Topics & how-to pick ’em

It is not uncommon for a professor to give a writing assignment with few restrictions on a topic.  Choosing a topic is sometimes the hardest part of writing a paper because the options can seem endless and overwhelming! However, sufficient topic choice for a paper or speech can be detrimental to writing or performing well in a class.  Some of the worst blunders a student can make when selecting a topic are as follows: not choosing a topic of interest, choosing a topic with zero background knowledge, or choosing a topic that is inappropriate or does not apply to a particular assignment. So, to make choosing a topic less stressful, let’s break each of these categories down to help evaluate how to choose intriguing and fitting topics!

  1. Choose a topic you are interested in.

Keeping your interests or your field of study in mind is the best piece of advice I can give for choosing a topic.  Choosing a topic that you have little to no interest in will make researching that topic much more difficult.  If you enjoy your topic, you will enjoy doing the research.  Being interested in your topic will also ensure you experience a type of learning that will stick in your brain longer.

  1. Choose a topic you have some background knowledge on.

 It is a lot harder to take a side on an issue or to narrow down a topic if you know nothing about it.  Having previous knowledge on a subject can also be beneficial for the researching process because finding relevant information on a topic is much easier when you have an idea what you’re searching for.  Another thing to keep in mind is to consider choosing a topic you have already written or given a speech about.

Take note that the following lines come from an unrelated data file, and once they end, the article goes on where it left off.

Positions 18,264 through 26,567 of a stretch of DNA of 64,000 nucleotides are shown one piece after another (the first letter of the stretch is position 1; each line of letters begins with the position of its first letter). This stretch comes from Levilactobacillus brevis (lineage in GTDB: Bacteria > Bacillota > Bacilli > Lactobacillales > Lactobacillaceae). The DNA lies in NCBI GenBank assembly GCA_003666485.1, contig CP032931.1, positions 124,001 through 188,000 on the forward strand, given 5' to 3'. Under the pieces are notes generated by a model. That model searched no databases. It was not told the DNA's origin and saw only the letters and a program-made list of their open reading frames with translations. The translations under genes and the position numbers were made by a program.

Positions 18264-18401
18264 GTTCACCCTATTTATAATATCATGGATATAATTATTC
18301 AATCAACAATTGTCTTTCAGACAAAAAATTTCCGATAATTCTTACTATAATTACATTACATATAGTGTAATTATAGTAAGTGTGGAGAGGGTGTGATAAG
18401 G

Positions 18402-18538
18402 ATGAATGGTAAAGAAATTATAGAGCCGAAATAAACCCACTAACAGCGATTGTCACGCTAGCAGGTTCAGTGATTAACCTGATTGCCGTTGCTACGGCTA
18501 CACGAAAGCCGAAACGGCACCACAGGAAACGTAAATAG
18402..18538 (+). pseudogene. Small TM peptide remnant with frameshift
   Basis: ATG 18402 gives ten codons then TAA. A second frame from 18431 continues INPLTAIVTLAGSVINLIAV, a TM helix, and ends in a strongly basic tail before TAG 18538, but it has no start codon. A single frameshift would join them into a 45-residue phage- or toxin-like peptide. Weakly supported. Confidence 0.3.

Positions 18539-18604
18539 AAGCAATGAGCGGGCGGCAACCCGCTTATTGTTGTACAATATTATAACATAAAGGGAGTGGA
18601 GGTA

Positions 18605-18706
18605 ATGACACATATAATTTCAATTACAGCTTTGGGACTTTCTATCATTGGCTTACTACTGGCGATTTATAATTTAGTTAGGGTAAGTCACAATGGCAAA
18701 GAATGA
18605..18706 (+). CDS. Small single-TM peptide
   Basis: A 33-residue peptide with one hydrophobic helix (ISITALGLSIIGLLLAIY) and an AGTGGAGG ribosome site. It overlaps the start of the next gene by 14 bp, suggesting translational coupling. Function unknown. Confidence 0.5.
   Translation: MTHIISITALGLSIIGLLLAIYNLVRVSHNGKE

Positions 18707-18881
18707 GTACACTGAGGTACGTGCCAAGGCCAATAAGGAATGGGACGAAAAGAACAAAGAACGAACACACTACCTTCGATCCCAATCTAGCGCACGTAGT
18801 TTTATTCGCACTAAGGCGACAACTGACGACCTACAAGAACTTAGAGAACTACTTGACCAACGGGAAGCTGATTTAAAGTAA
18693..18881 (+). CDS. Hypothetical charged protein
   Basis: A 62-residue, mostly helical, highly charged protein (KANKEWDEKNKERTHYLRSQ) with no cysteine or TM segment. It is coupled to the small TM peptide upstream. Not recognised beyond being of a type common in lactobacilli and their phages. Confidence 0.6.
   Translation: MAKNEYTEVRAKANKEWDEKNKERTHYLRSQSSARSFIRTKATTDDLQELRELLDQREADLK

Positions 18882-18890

DISCLAIMER: This does not mean to re-use an old paper or speech for a new class.  What this does mean is that it is okay to choose to repeat a topic AS LONG AS the method of approaching the subject and the content of the paper or speech is fresh.  For example, if you are interested in animal hunting but have already written a paper for one class about the history of hunting animals and how it evolved, you could choose to write about the same topic again, but take it in a new direction.  The new paper may cover a more specific part of hunting, like sport hunting or big game hunting, answering a moral question.  Should animal hunting be considered a sport? or Should sport hunting be illegal?  Or you may choose to do another research option, like how societal views of hunting animals change from one culture to another.  There are endless possibilities for how you can write about a single subject. Just be sure you are conducting novel research and writing about the subject in a new and innovative way for each assignment.

  1. Always choose a topic that is appropriate for the class and the assignment.

The class, the audience, and the assignment should always be taken into account when choosing a topic.  Your topic should always be relevant and interesting, while still applicable to the class.  If you are in a communication class, choose a topic relating to communication. Remember that you can even choose a topic that has been covered in class if you found it particularly interesting; just be sure to expand on what was covered in class, rather than restating information.  Most important of all, be creative with your topic and have fun!

written by Jaclyn H.

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One thought on “Topics & how-to pick ’em

  1. Pingback: Controversial Topics | The Draft

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